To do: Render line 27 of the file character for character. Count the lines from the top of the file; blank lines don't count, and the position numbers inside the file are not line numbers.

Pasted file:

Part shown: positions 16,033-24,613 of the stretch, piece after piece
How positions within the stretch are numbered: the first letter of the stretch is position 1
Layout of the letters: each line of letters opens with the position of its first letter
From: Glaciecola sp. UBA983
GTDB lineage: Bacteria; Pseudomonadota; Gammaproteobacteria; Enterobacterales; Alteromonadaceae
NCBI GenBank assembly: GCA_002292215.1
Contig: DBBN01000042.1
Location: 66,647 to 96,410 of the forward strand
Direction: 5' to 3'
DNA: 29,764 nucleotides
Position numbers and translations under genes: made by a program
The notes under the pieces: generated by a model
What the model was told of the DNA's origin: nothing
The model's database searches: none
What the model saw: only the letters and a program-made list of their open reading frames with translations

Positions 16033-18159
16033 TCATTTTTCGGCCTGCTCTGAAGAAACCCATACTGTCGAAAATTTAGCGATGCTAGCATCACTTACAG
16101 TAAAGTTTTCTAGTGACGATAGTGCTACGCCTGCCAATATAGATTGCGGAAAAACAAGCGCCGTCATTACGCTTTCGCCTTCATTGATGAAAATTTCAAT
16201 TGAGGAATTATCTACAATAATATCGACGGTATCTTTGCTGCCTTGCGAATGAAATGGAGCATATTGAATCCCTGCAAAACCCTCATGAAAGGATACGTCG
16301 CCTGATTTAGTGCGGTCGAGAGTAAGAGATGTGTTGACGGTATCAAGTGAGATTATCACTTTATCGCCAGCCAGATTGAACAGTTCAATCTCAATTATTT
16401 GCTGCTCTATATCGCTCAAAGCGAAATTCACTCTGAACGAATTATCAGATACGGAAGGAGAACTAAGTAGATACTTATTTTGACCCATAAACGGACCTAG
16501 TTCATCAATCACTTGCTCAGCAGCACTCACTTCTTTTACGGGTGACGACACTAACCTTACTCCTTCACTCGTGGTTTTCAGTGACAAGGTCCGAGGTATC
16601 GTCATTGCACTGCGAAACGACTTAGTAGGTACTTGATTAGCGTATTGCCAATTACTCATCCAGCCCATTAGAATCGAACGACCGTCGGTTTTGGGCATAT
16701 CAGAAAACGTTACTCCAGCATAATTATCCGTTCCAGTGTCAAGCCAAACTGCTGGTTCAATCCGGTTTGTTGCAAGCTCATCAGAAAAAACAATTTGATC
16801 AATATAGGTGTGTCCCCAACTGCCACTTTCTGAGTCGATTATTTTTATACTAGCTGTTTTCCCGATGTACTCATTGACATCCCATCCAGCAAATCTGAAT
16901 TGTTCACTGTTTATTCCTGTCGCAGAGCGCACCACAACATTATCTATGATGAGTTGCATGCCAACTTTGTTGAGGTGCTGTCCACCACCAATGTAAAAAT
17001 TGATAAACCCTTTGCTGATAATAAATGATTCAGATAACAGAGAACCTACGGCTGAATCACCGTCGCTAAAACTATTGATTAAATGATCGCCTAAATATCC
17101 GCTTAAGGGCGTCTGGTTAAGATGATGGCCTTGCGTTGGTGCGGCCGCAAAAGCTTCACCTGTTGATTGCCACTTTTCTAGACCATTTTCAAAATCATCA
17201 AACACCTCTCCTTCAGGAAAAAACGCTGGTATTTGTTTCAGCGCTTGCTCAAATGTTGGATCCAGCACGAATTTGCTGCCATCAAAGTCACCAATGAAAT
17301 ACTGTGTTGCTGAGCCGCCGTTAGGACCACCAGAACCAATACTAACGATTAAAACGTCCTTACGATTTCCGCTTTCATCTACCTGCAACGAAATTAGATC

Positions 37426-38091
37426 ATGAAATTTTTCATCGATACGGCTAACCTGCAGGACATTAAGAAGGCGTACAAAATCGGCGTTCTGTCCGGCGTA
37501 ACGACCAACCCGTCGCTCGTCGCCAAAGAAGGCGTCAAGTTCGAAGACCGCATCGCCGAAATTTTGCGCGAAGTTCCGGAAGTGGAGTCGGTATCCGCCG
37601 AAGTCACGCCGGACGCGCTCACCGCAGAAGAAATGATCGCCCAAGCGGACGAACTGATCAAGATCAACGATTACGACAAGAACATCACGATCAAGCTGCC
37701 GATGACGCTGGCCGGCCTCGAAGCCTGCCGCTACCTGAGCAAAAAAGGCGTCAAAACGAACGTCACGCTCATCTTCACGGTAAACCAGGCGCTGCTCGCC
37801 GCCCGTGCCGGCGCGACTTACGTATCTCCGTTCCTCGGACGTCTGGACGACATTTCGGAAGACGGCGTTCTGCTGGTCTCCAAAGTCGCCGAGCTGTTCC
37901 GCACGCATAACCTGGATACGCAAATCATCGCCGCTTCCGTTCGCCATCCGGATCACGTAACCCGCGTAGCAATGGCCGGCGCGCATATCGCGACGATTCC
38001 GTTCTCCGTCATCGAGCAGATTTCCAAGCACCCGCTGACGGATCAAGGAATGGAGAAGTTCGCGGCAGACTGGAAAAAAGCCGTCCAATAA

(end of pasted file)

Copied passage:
17001 TGATAAACCCTTTGCTGATAATAAATGATTCAGATAACAGAGAACCTACGGCTGAATCACCGTCGCTAAAACTATTGATTAAATGATCGCCTAAATATCC